The main benefits as outlined by Amex are as follows:
- 14X Hilton Honors Bonus Points at hotels and resorts in the Hilton portfolio worldwide
- 7X Hilton Honors Bonus Points on flights booked directly with airlines or amextravel.com, car rentals booked directly from select car rental companies and at U.S. restaurants
- 3X Hilton Honors Bonus Points on other purchases
- Complimentary Hilton Honors Diamond status
- One Weekend Night Reward at a hotel or resort in the Hilton portfolio with your new Card and each year of Card Membership
- A second Weekend Night Reward at a hotel or resort in the Hilton portfolio after spending $60,000 in purchases on the Card in a calendar year
- Unlimited Priority Pass™Lounge passes to ease the airport experience
- $250 Airline incidental fee statement credit
- $250 Hilton resort statement credit
- $100 on-property credit at Waldorf Astoria Hotels & Resorts and Conrad Hotels & Resorts when booking the exclusive Aspire Card package
- Access to 24/7 American Express concierge
- No foreign transaction fees
Hilton Hawaiian Village on Oahu – a good place to uae the $250 resort credit (image courtesy of Hilton)
Looking through that list it would appear that it’s possible to offset the whole $450 annual fee with the benefits being provided so, if you can use up the $250 Hilton resort statement credit and the $250 airline incidental credit you can effectively have Hilton Honors Diamond status for free.
With that in mind why would anyone now go out of their way to actually earn Hilton Diamond status? Why modify your behaviour or book extra nights/stays with Hilton to get Diamond status if you can pick up that status for nothing?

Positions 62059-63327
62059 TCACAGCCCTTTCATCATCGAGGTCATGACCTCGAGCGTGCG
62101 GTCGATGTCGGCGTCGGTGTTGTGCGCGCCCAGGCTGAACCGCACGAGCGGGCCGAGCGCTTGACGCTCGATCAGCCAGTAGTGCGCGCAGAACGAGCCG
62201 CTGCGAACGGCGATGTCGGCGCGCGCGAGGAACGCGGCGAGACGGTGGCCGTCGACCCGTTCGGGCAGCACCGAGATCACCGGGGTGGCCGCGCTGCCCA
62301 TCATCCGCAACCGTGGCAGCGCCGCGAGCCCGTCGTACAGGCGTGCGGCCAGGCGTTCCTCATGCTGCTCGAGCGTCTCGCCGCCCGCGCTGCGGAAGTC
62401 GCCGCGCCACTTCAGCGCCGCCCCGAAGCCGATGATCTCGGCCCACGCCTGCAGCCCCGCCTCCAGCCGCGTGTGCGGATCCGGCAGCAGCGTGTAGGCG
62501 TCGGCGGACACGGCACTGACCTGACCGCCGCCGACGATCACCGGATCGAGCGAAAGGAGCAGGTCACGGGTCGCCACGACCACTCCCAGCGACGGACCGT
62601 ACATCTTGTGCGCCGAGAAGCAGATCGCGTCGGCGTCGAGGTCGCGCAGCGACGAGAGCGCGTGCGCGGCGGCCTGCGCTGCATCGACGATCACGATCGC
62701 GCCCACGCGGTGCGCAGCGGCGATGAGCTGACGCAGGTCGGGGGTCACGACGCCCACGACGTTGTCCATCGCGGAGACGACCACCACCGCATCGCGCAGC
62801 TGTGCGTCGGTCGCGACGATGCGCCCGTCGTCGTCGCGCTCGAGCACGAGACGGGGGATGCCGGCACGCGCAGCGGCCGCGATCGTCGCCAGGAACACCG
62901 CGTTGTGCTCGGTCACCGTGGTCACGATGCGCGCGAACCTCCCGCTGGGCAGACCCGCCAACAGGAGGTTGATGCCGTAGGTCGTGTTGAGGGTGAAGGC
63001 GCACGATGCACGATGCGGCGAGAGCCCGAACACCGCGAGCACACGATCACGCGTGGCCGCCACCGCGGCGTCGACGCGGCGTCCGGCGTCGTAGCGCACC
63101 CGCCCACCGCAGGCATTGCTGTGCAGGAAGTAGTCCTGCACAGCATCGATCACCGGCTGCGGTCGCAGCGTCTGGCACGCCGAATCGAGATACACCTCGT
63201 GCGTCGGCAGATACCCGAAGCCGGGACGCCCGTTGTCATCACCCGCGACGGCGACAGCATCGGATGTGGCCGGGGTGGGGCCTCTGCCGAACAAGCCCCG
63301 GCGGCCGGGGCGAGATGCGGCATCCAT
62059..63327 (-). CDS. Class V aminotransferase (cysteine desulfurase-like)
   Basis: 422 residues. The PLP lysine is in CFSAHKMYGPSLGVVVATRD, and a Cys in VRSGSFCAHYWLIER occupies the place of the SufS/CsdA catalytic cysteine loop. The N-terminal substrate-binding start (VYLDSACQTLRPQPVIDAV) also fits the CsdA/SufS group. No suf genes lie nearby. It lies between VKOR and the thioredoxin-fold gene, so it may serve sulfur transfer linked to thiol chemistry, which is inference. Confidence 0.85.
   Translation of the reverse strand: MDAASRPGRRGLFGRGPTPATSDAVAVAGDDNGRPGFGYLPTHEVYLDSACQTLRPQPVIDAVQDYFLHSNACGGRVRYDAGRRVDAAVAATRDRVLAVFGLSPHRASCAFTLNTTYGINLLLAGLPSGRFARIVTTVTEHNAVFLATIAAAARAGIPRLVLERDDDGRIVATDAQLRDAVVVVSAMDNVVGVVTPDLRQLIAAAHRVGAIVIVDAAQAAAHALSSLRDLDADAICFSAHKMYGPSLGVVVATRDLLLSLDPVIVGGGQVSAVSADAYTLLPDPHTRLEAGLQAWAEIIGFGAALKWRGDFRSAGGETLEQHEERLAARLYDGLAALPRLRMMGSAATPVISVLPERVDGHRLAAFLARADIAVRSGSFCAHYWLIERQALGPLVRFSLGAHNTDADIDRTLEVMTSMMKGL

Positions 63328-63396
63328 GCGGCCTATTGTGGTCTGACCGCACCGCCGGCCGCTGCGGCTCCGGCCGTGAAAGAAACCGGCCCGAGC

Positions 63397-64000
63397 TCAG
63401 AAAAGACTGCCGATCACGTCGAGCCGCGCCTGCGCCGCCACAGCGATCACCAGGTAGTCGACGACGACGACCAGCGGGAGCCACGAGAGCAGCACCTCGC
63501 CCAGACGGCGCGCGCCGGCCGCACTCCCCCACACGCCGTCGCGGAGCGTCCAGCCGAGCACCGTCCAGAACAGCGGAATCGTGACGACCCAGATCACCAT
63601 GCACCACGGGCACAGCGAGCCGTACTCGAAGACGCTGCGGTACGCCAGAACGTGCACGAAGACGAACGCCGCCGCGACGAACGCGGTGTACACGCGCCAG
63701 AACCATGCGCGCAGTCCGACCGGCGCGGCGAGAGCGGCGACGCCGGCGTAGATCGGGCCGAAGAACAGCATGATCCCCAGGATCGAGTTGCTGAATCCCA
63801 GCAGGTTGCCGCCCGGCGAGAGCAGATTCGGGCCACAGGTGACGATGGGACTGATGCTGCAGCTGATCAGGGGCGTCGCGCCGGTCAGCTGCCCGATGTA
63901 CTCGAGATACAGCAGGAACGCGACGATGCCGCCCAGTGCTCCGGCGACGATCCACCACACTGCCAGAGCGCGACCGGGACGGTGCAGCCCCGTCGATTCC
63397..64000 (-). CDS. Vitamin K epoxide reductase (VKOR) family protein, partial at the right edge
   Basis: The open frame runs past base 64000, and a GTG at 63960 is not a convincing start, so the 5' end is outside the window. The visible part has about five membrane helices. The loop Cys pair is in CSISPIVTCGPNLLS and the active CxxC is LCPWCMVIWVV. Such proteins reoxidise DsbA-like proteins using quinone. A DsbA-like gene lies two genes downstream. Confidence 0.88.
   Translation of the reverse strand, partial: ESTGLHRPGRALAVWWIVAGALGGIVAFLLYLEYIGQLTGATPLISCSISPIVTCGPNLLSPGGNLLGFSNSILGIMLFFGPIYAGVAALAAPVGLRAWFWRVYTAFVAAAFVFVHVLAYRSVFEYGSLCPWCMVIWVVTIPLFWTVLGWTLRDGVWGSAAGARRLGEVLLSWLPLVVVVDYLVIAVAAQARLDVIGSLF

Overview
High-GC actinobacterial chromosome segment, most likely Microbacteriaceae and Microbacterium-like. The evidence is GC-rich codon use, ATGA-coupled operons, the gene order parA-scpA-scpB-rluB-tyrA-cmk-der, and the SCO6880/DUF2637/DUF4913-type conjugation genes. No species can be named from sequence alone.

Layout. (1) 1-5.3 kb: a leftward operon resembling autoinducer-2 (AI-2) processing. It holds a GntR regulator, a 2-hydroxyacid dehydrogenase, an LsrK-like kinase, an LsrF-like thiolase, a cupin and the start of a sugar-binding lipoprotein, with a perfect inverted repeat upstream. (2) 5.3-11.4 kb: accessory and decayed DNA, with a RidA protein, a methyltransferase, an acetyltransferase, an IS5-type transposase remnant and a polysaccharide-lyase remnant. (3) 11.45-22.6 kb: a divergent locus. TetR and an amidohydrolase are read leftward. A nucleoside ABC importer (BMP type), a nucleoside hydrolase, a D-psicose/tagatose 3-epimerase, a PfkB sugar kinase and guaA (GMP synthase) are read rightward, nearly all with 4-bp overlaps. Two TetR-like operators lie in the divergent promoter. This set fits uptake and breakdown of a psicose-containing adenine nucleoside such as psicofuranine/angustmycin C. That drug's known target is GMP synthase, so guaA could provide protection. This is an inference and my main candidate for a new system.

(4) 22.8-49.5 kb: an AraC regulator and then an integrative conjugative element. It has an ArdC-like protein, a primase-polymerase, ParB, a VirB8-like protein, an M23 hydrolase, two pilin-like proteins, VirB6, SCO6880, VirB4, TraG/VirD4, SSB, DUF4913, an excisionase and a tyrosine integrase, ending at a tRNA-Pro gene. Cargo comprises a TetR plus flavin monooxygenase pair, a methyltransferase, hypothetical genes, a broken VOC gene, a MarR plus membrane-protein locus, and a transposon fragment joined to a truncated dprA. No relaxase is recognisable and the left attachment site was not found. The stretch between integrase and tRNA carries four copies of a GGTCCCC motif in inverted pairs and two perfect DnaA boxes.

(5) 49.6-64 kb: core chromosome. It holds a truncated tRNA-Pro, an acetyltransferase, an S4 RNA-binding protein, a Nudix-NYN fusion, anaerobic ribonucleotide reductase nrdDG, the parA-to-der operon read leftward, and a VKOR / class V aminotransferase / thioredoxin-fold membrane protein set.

Yes, Hilton has just announced that it will be rewarding Honors members with 60,000 points for staying 60 nights a year (enough for Diamond status) but, considering those points are worth around $240, I can’t see that being a compelling reason to book more stays at Hilton properties.
If getting Hilton Diamond status is your end-game then the easiest and cheapest way to get there is by picking up the Aspire card.
Where This Leaves The Honors Program
As you can now pick up the top two tiers of Hilton status with credit cards I can’t see what incentive anyone has to put more business Hilton’s way than they would otherwise have done….and that’s a failing of the Honors program.
On top of that, the fact that we will soon all be able to have Hilton top-tier status for free (essentially) means that there’s going to be a large rise in the number of people entitled to the benefits that Diamond status offers….and that means that there will be a large rise in the number of travelers competing for the upgrades that some consider the major perk of the program. That can’t be a good thing.
If I was a Hilton Diamond status holder who earned his status the hard way (by actually staying at Hilton properties) I wouldn’t be very happy with Hilton right now. I’d probably be looking at the other major chains (the ones that don’t give away top-tier status) and seriously considering if my money would be better spent with them – that’s another failing of the Honors program.
I can’t see this being sustainable for Hilton. If it’s not to lose a large number of existing customers who suddenly find themselves not receiving all the benefits they’ve been used to (due to increased competition from those with the Aspire credit card) one of two things will have to happen:
- Hilton will either have to create a new higher tier in the Honors program (one that actually rewards customers for staying at Hilton properties and which can’t be had through a credit card) or
- Hilton will have to add more stay-based incentives to the existing Diamond benefits to keep those who spend a large number of nights at Hilton properties happy.
It’s true to say that the issue of free Diamond status is currently confined to the US as that’s the only country where the Aspire credit card will be issued….but I suspect the US is where a very large percentage of Hilton’s customers come from so this isn’t a small issue.
Speaking for myself, I’ve never really felt the need or desire to work towards Hilton Diamond status but, thanks to recent developments, it would appear the need to work for those benefits no longer exists…..and that’s the biggest failing of the current Honors program.